Who helped Genesis Li get accepted to five prestigious graduate schools, including her dream program at Cornell University? President Steve Bahls, for one.
He and Li often met for chats during his open office hours, and he was one of her recommenders on her graduate school applications. The others included three faculty members and her supervisor from her internship with Congresswoman Cheri Bustos — another connection that came about through the president.
“Without him, Augustana, and especially CORE, I honestly don’t think I would have been able to get accepted by Cornell,” she said.
CORE (Careers, Opportunities, Research, Exploration)
Li’s hard work helped lead her to Cornell, but first it led her to CORE — the on-campus resource providing advising and access to opportunities that help connect students with the futures they want and deserve.
Located in the Olin Center, CORE is where students can go for career planning and preparation, including job and internship search resources and advice; international and off-campus study opportunities; fellowships and grants — including Augie Choice, $2,000 all students can receive to support research, an internship or study abroad; service learning and vocational exploration.
Students can gain experience through Upper Mississippi Center community research projects with other students and faculty, or work for clients in the community through the EDGE Entrepreneurial Center.
But often students just need help thinking things through, or with the details of a résumé. One of the most valuable resources students will find at CORE is a Career Coach, a dedicated advisor who will work with them as they figure out their best and brightest career path. At CORE, that’s a team effort.
How Li’s career team worked for her
A political science major with minors in communication studies, ethics and philosophy, Li’s primary career coach in CORE was Joe Giffen.
Giffen said she came to him to talk about law school and political science careers. “She was kind of on the fence about what she wanted to do, so we had a general conversation focused on ‘What are your interests? What problems do you want to solve?’
“And talking about that, she really was interested in working with refugees, or some sort of social service type of work,” he said. With Giffen’s advice on how to search for and land the most fitting internships, and through her connections with her academic departments and President Bahls, Li secured two internships that helped her determine her career path.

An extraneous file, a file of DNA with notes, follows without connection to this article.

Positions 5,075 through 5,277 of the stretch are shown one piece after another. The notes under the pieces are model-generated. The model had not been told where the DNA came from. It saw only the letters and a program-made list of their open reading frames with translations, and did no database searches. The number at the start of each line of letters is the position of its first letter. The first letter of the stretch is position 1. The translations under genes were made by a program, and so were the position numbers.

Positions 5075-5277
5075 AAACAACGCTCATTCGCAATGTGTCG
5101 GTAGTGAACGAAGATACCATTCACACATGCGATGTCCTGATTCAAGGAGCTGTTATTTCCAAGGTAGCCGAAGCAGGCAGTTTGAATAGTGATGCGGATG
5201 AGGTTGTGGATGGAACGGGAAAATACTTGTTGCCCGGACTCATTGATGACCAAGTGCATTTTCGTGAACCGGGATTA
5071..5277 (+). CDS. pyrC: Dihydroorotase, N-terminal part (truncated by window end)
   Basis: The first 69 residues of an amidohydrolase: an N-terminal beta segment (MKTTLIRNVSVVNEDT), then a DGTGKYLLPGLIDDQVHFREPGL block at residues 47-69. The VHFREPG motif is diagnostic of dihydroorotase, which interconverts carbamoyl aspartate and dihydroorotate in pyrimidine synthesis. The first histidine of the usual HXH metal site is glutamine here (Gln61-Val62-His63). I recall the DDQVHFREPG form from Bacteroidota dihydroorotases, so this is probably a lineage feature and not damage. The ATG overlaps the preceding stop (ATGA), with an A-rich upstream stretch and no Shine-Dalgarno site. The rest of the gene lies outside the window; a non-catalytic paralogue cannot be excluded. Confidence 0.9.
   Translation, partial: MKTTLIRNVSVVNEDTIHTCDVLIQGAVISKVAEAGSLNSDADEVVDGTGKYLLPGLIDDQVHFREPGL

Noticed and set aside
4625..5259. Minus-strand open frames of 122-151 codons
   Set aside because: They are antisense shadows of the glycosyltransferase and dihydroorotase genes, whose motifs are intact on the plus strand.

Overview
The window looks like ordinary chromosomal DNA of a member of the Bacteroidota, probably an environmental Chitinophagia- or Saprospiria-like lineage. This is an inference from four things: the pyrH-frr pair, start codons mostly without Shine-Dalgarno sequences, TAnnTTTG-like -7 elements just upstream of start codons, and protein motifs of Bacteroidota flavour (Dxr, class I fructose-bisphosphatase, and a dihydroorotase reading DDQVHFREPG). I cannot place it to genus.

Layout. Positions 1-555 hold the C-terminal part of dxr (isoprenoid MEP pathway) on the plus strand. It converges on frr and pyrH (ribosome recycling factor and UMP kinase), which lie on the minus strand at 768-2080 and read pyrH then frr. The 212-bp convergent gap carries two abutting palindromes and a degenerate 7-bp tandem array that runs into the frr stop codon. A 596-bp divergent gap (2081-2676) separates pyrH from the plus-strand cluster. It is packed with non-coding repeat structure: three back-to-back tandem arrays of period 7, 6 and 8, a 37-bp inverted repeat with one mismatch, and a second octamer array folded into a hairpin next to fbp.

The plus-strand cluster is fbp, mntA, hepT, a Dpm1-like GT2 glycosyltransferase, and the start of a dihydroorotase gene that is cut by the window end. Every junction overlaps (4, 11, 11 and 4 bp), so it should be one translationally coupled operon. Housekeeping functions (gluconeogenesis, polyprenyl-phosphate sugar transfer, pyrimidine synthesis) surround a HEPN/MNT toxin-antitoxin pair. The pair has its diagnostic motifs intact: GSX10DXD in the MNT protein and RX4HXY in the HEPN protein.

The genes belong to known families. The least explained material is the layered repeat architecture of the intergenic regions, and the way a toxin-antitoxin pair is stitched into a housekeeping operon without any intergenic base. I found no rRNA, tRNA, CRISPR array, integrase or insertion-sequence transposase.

After her first internship, with Congresswoman Bustos in Rock Island, Li said it was “kind of natural but unexpected” that Bustos’ office then recommended her for her second internship, with World Relief in neighboring Moline.
During the internships, Li worked with Assistant Director for Internships Bobbie Tidball to tie her experiences to her academics at Augustana. Tidball stayed in contact with Li throughout, providing support and conducting site visits.
Once she had internship experience and more direction about her future, Li returned to Giffen to talk about her résumé.
These meetings are worth it for the students, because sometimes those résumés need help.
“One of the biggest issues I’ve seen is pulling résumé templates from online sites,” he said. “Often they are simply incorrect…. or just not what employers really are looking for.”
Giffen and Tidball agree that what résumés often lack are the highlights of the student’s experiences. They say a résumé should market a person’s skills and abilities — not the job locations. And students should move away from writing out job descriptions to actually describing what they did in those roles, and why it was important.
“I would never imagine myself getting into Cornell and four other prestigious grad schools without help on my résumé,” Li said, “because, as you know, a résumé is the first impression that will be given to the application reviewers.”
“One of the best parts of CORE as a whole…we all work together.”
What it takes to be successful
While her field is definitely related to her political science major and earlier thought to become a lawyer, Li’s Augustana education (and three minors) has turned her career path towards a field that is more related to the person she has grown into while at Augustana.
“I value liberal arts education,” Li said. “Now that I look back, college freshmen really need to broaden their views and knowledge in different fields of study.
“I used to be like one of those freshmen who complain about taking classes in various perspectives. But as time passes, I deeply realize how that has helped me.”
Giffen’s own career path led him from working at large state schools to Augustana’s CORE because he was drawn to how the community works together in support of each student.
“One of the best parts of CORE as a whole…we all work together," he said.
At the larger schools? “Students can get lost in the shuffle, or they don’t get that attention they need to be successful,” Giffen said.
Li’s successful future began when she chose Augustana. And now she has chosen to move on to Cornell University for its master’s in public administration program—“a pathway that has great career outcomes,” she said.